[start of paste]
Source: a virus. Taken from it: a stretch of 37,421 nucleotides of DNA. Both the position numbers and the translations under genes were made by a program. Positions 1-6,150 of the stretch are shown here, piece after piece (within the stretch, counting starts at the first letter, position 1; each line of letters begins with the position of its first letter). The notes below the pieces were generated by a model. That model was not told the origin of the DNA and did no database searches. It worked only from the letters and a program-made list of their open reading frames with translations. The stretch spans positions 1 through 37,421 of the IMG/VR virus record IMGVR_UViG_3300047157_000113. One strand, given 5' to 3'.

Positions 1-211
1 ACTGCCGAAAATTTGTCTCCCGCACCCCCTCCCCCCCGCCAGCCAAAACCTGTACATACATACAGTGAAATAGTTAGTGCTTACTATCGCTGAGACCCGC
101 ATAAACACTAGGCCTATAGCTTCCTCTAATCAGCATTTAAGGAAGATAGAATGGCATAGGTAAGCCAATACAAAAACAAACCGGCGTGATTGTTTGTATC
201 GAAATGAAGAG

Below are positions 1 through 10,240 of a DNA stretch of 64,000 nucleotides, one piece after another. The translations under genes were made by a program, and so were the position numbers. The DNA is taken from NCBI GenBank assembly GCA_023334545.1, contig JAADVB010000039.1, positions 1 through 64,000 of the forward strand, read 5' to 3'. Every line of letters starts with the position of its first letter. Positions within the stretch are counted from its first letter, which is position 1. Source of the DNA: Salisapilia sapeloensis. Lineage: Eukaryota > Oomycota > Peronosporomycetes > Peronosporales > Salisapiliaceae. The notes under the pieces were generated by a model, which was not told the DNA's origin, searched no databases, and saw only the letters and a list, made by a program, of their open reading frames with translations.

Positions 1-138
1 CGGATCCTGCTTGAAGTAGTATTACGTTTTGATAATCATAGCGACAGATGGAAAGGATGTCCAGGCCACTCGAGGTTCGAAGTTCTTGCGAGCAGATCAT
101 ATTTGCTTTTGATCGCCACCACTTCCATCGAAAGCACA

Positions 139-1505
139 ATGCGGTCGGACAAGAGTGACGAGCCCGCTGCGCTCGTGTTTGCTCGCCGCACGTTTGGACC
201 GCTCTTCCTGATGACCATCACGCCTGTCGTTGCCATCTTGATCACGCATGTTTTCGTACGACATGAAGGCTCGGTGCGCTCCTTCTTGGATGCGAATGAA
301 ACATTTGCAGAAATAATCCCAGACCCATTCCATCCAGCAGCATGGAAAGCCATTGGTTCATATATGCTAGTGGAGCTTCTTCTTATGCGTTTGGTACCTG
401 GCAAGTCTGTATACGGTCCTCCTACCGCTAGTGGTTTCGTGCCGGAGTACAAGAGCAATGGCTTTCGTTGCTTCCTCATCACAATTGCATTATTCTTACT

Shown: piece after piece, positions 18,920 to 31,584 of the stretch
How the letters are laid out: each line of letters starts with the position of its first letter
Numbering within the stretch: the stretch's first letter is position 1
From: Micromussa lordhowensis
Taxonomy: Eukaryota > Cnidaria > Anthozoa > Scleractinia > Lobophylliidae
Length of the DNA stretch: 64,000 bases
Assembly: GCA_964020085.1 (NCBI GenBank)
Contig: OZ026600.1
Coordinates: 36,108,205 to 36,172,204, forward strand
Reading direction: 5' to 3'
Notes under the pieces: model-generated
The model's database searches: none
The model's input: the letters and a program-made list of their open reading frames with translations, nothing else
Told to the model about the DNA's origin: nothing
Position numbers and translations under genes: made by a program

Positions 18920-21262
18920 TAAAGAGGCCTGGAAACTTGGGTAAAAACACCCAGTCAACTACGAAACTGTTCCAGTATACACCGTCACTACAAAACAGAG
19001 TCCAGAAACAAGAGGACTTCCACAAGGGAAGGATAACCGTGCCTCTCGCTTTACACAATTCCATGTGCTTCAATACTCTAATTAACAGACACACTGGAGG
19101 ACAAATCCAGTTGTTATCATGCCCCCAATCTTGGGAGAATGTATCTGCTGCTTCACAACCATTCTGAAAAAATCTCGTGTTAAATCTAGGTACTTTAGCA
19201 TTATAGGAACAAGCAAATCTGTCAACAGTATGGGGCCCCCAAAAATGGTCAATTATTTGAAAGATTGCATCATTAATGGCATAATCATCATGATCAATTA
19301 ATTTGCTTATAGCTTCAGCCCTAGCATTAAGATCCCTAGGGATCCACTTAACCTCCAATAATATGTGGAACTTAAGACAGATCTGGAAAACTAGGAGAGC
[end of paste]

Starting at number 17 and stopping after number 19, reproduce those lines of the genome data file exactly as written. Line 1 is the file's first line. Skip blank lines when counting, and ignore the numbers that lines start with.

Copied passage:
Numbering within the stretch: the stretch's first letter is position 1
From: Micromussa lordhowensis
Taxonomy: Eukaryota > Cnidaria > Anthozoa > Scleractinia > Lobophylliidae